Texas Native Seeds Program: Sowing seeds of change in the Lone Star State

Contributed by: Forrest S. Smith (forrest.smith@tamuk.edu )

Texas is a big place.  Within any region of this state, variability in plants, ecosystems and land uses is inherent.  But a major thread binding all of Texas’ regions is a growing value for native habitats and a focused desire to restore native plant communities for both economic and intrinsic reasons. Another commonality throughout Texas, though, has been the clear need for greater diversity, quality and supply of native plant seed sources to enable successful restoration. 

Needs for native seeds span a very broad spectrum of land uses, industries and agencies in Texas.  As a top energy producing region, seed needs for reclamation after oil and gas and renewable energy activities are many.  Associated energy transfer infrastructure, such as pipelines and electricity transfer necessitate expansive right of ways, requiring large supplies of seed to revegetate.  Texas also has over a million acres of state-managed road right of ways, and desires for native plants thereon create substantial and consistently high levels of seed demand.  On private lands, which comprise 95% of Texas’ area, land use is changing toward goals of provision of wildlife habitat and hunting opportunities and away from traditional livestock and row crop agriculture, also driving intense demand for seeds of native plants for use.  But a choke-point for the effective use of native plants in all of these sectors is large-scale commercial availability of effective, economic, and importantly, ecotypic seeds.

Pipeline right of ways represent a major land use in Texas that native seed sources help mitigate; this right of way in Dimmitt County was restored using seed made available by STN and TNS.

Pipeline right of ways represent a major land use in Texas that native seed sources help mitigate; this right of way in Dimmitt County was restored using seed made available by STN and TNS.

Enter the Texas Native Seeds Program of the Caesar Kleberg Wildlife Research Institute (TNS).  Today, this multi-stakeholder collaborative effort is ramping up efforts to advance the availability of and success of using native seeds for restoration in almost every corner of Texas.  TNS is the fruit of an idea with roots in a ranch picnic table almost 20 years ago, and an idea very much led by concerned private landowners.  As a private land-dominated state, that an effort to advance any conservation effort in Texas would have such origins is quite fitting.

TNS was the natural expansion of that early, and very successful idea hatched by landowners, which resulted in the South Texas Natives Project (STN).  In 10 years of focused, cooperative effort with university partners, landowners, USDA NRCS’s E. “Kika” de la Garza Plant Materials Center, and private seed companies, especially Douglass King Seed Company in San Antonio, the STN effort opened eyes to what is possible for restoration impact if the right seeds are available.  STN made enormous progress and advances in the availability of native seed supplies – and along the way, brought native plants to the forefront as a conservation topic of importance in most all land management actions in the region.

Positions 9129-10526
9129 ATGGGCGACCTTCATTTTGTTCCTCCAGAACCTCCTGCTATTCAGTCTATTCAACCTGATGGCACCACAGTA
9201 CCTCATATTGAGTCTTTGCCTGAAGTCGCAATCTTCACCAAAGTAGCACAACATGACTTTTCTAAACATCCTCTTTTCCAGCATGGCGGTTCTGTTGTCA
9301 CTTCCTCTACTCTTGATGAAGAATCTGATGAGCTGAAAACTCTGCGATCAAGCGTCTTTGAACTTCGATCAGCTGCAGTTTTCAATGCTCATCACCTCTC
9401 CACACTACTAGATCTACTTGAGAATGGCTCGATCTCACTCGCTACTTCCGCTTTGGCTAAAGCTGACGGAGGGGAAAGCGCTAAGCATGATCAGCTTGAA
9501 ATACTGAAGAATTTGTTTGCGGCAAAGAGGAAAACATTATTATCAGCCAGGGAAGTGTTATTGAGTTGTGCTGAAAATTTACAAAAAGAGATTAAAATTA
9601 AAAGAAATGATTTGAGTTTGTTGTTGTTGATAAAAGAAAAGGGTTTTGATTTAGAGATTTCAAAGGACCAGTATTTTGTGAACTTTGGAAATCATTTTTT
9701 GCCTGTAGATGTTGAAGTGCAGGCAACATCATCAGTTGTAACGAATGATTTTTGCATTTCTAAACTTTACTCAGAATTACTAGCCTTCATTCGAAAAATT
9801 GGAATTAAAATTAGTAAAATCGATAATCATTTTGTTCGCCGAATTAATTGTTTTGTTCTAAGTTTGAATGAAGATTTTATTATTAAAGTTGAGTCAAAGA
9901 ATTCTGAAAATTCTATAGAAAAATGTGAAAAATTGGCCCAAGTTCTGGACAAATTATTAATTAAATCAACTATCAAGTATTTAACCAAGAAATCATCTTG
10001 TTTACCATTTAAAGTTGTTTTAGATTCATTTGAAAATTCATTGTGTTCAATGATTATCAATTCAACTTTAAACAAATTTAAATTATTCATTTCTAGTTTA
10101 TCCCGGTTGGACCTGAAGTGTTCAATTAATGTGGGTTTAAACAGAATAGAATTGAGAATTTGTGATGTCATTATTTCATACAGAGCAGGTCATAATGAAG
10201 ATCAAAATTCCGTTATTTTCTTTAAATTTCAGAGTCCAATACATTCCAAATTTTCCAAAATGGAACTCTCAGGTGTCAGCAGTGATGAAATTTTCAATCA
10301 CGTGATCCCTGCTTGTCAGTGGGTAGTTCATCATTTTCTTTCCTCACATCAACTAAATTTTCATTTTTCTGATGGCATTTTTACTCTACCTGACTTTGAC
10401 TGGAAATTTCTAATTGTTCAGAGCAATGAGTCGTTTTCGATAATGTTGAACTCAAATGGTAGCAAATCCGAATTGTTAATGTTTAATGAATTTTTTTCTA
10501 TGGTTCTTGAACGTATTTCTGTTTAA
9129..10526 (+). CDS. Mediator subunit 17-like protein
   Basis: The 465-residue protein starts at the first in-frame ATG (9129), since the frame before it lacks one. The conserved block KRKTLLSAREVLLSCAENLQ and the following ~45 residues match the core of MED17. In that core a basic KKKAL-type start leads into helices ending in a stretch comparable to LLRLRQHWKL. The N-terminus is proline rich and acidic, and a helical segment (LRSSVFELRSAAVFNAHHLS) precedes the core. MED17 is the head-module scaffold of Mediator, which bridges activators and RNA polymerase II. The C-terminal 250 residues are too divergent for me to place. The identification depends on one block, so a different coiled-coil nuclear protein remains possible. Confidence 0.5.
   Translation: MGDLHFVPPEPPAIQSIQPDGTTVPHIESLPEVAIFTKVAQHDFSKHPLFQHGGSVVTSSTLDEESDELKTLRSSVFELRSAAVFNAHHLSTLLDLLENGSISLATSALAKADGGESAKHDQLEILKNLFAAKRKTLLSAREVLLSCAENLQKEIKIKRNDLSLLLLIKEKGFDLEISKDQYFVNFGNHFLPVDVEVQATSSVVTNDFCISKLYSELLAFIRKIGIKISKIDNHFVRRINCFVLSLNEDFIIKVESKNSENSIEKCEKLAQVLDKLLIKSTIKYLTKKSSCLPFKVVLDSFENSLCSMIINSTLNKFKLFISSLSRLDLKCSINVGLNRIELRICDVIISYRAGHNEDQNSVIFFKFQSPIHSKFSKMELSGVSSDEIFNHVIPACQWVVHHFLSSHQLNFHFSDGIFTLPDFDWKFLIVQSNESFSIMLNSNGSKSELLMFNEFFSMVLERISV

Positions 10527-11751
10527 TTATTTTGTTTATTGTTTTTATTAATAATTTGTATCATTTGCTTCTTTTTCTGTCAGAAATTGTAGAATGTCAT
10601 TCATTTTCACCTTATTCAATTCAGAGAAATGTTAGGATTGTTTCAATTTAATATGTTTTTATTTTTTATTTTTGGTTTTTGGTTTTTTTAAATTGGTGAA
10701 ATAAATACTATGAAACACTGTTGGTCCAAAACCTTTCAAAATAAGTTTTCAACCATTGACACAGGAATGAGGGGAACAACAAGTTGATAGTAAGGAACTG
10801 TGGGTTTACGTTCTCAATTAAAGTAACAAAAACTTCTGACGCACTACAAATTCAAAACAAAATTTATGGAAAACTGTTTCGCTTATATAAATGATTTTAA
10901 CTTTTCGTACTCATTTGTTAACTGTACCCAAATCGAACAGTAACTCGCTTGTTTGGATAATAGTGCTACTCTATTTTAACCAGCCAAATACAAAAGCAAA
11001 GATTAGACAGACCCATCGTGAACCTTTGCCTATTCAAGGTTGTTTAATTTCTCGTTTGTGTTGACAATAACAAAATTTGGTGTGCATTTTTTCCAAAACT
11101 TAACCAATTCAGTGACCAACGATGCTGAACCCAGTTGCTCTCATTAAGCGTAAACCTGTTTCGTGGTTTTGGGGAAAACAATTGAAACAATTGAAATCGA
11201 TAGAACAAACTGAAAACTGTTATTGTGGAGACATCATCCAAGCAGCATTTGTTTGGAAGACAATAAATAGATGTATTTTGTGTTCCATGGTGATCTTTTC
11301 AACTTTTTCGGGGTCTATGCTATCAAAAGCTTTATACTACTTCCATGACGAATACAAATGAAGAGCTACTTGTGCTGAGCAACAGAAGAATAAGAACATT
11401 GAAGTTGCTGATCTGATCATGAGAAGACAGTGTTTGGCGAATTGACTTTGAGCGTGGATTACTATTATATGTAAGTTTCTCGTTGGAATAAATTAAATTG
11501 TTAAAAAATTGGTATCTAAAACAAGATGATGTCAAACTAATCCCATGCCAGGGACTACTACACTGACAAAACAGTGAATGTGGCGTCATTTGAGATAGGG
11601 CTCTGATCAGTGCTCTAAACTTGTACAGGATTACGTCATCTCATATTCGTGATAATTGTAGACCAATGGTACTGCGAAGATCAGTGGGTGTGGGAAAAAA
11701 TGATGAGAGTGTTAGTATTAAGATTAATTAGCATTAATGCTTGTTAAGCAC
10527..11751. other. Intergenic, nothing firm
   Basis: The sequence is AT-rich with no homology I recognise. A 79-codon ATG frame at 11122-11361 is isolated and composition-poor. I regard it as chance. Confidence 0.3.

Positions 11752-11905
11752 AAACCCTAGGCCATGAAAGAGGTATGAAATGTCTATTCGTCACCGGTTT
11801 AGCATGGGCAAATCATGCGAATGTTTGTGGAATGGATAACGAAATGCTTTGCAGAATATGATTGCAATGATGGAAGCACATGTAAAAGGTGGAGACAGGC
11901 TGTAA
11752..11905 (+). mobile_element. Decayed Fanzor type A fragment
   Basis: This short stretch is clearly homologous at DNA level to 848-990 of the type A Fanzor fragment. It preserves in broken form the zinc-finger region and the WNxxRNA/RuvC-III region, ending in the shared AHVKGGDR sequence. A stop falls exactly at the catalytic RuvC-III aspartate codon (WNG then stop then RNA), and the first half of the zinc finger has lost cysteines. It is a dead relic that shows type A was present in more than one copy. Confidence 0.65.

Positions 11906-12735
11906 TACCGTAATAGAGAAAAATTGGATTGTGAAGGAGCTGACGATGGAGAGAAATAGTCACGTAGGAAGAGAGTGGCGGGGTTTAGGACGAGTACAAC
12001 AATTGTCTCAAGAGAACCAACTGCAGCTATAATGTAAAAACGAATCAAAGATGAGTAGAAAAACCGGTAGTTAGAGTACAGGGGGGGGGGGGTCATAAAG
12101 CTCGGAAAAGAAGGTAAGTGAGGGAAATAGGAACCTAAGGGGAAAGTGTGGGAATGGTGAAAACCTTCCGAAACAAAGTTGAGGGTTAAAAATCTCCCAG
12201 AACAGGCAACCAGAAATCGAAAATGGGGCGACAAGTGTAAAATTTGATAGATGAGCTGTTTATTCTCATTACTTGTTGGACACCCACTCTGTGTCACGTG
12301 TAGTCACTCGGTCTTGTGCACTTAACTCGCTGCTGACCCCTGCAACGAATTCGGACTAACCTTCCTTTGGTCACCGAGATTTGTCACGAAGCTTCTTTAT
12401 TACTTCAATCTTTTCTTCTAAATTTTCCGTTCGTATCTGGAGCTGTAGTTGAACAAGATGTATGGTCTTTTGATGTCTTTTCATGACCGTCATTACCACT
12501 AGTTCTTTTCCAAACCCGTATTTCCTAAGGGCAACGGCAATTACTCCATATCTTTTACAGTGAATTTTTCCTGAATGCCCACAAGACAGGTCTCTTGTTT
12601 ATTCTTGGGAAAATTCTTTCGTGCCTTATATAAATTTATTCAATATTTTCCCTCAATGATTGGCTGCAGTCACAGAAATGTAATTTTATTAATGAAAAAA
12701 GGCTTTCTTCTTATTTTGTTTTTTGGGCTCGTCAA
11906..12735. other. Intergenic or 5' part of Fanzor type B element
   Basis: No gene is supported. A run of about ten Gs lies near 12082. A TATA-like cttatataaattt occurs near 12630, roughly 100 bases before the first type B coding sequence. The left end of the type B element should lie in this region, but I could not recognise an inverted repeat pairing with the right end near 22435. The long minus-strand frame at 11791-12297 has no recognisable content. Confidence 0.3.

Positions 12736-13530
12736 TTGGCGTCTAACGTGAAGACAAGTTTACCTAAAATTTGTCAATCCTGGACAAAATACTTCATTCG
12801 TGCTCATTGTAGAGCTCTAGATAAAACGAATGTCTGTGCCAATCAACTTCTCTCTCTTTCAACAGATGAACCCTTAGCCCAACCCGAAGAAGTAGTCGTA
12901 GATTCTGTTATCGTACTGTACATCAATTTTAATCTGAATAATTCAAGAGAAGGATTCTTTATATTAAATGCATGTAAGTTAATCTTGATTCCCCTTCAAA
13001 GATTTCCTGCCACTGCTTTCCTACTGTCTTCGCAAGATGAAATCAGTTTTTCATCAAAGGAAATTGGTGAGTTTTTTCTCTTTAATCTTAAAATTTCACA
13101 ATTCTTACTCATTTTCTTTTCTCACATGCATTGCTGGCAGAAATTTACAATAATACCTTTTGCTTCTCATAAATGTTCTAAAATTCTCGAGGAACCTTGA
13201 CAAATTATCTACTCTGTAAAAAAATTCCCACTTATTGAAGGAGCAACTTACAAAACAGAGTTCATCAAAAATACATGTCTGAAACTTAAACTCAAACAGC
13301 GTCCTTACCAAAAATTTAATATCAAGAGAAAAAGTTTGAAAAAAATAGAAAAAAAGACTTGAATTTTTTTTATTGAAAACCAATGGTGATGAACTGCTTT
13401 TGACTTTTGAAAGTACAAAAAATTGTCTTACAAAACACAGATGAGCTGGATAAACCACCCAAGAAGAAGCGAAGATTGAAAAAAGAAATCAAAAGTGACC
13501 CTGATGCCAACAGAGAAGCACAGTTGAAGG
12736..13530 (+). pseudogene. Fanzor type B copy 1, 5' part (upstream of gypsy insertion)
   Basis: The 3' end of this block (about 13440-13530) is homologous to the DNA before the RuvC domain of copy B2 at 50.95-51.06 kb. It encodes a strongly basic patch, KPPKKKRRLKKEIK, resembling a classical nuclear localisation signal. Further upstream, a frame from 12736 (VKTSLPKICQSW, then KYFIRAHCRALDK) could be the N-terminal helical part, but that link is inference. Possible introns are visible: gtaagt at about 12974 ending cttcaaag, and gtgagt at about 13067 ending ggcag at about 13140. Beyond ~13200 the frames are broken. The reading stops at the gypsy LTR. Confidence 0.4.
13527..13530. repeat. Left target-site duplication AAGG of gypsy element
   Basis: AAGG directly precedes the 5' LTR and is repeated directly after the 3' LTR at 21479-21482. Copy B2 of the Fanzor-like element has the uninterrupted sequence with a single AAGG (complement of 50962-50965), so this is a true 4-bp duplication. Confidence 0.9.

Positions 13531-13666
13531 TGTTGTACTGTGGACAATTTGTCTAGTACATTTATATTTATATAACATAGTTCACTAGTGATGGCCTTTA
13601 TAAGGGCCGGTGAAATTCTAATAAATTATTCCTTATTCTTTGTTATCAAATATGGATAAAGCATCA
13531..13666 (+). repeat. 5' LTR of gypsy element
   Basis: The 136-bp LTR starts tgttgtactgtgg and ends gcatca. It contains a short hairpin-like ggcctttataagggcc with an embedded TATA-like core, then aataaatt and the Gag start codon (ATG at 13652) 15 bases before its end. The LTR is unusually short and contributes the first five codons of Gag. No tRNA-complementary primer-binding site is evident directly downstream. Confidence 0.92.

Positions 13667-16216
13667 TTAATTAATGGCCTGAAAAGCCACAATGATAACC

To put these massive changes into perspective, consider that when STN began, no reasonably native seeds even remotely defined as ecotypic to South Texas were available commercially. In fact, most agencies, including the state highway department and the USDA Natural Resources Conservation Service were still planting African and Asian grasses in reseeding projects on roadsides and rangelands, as was the energy industry for reclamation activities.  In many ways, South Texas was full steam ahead using non-native grasses, as a whole, not very long ago.  The region was, after all, where many non-native grasses such as buffelgrass (Pennisetum ciliare), yellow bluestem (Bothriochloa ischaemum), and Lehmann lovegrass (Eragrostis lehmanniana) were first introduced, cultivated, and promoted for range restoration needs, revegetation projects, and livestock forage provision.

But what brought landowners to the table in the early 2000s, picnic and funding-wise, were the unintended consequences made clear by nearly a hundred years of use of non-native grasses.  As these non-native grasses became increasingly dominant on the Texas landscape, their poor value as habitat for wildlife, especially for economically important hunted species like northern bobwhite quail was becoming a stark reality. Clearly, once turned loose, literally, on Texas rangelands, roadsides, or energy reclamation sites, those non-native grasses did not respect fences, or adjacent native sites. As areas planted or invaded by non-native grasses became more numerous, particularly along linear disturbance corridors such as road and energy right of ways, less and less of the landscape was not negatively impacted.  While this was of little concern in the 20th century when livestock production reigned economically supreme, a new era had dawned with the 21st century, best characterized as one where rangeland economic values became more focused on wildlife and sustainable land uses best served by native habitats.  As a result, eliminating the use of non-native grasses in seeding projects, particularly those with large scale footprints, and the dire need for native seed sources to use as an alternative became a priority for Texas.